Prime Minister Scott Morrison might have officially fired the starter’s pistol for Australia’s election campaign on Sunday, but the ritual belies reality. This race has been underway for months.
Indeed, democracies across the world hear a common complaint that vote-conscious politicians never really take the time to govern.
Australia’s compressed election cycle of three-year terms compounds the challenge.
Compared with other “like-minded” democracies, the Australian government is given little electoral grace.
If Morrison’s message is correct – that “we are dealing with a world that is less stable than at any other time since the Second World War” – planning for the long term seems essential. As Lowy’s Richard McGregor observed at the weekend, China’s rise has driven Australia to massive and expensive projects, such as building nuclear-powered submarines or underwriting the takeover of Pacific telecommunications, and these will require decades of work and multiple governments to bed down.
Compared with other “like-minded” democracies, the Australian government is given little electoral grace. France just held the first round of its presidential poll, with Emmanuel Macron competing for five more years in the Elysée Palace. The United Kingdom and Canada also allow for five-year parliamentary terms, although both have held early elections in recent times. The United States has a four-year presidential cycle. Only New Zealand persists with asking the people for a verdict on the government every three years.
But is too much democracy a bad thing?
The concern about short-term political horizons is countered by the general sameness of the choices. On the big issues, whether subs or dealing with China, the major parties present as one, rhetorically at least. The contest is instead centred on personality and competency.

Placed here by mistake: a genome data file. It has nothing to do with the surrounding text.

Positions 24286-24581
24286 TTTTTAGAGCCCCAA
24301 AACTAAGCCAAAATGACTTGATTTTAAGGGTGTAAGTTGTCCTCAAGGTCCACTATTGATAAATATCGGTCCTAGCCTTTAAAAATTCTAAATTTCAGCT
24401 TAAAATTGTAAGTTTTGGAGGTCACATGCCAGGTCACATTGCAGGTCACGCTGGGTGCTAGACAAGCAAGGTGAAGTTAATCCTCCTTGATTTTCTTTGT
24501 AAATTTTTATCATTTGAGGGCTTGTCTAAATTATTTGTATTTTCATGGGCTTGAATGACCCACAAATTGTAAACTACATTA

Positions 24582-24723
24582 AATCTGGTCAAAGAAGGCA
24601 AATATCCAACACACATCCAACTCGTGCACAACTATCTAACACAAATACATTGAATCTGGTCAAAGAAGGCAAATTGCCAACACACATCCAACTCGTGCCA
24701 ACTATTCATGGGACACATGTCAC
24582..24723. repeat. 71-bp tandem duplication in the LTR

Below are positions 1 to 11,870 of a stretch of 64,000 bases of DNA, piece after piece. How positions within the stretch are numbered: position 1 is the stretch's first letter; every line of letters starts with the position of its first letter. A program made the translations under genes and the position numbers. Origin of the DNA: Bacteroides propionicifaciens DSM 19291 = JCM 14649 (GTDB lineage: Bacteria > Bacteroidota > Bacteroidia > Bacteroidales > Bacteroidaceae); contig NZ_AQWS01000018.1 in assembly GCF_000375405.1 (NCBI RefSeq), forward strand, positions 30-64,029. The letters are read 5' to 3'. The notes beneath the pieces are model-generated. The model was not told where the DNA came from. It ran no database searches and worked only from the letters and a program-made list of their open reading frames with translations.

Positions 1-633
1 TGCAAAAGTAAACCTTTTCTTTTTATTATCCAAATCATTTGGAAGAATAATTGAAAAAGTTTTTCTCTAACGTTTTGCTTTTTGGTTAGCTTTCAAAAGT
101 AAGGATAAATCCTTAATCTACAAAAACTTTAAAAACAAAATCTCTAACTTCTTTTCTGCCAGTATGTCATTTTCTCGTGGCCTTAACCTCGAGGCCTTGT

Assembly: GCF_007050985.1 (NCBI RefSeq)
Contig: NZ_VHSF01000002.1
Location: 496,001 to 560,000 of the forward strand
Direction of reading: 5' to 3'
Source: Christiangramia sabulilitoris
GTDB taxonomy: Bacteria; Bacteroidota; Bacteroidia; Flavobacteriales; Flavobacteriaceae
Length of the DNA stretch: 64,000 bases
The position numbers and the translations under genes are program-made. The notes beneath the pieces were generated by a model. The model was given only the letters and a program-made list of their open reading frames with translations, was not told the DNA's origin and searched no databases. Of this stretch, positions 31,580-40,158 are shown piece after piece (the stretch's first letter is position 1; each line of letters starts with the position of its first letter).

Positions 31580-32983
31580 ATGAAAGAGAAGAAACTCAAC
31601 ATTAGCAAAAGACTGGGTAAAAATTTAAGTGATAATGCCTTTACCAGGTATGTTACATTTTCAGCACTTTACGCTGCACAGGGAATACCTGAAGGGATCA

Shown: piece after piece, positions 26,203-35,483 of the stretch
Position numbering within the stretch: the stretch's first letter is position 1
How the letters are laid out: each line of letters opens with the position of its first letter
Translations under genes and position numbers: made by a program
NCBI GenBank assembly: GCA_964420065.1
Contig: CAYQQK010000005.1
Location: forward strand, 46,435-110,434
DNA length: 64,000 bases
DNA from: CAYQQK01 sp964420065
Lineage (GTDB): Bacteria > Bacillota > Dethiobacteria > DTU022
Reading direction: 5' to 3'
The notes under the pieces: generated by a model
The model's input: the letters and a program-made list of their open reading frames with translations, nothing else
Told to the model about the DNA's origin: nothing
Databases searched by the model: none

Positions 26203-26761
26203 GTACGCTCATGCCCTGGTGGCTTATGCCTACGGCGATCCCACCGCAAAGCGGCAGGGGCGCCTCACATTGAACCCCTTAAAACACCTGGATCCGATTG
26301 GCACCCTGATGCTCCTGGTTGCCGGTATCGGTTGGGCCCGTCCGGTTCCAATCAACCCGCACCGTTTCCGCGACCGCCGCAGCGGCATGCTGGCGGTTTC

This election will underscore what is now established as a presidential style of campaigning in Australia, as much as Morrison might claim this election is “not about any individual”, or Labor’s Anthony Albanese promises he will be “engaging in the policy debate”. The party leaders will dominate media coverage – the “Ultimate test of character” as The Australian headlined today – because that is the fight the parties want.
So, the shorter timeframe that allows Australians to pass judgement on a prime minister’s performance is no bad thing, especially as the parties themselves have made it harder for an incumbent leader to be kicked out. As the ABC’s Annabel Crabb drolly noted, Morrison has just become the first Australian federal leader to complete a full parliamentary term since 2007. A common frustration heard during the political turmoil of the 2010s was that instead of backroom deals to remove the prime minister, it would be far better to allow the public with its innate sensibility to decide. An election is that chance.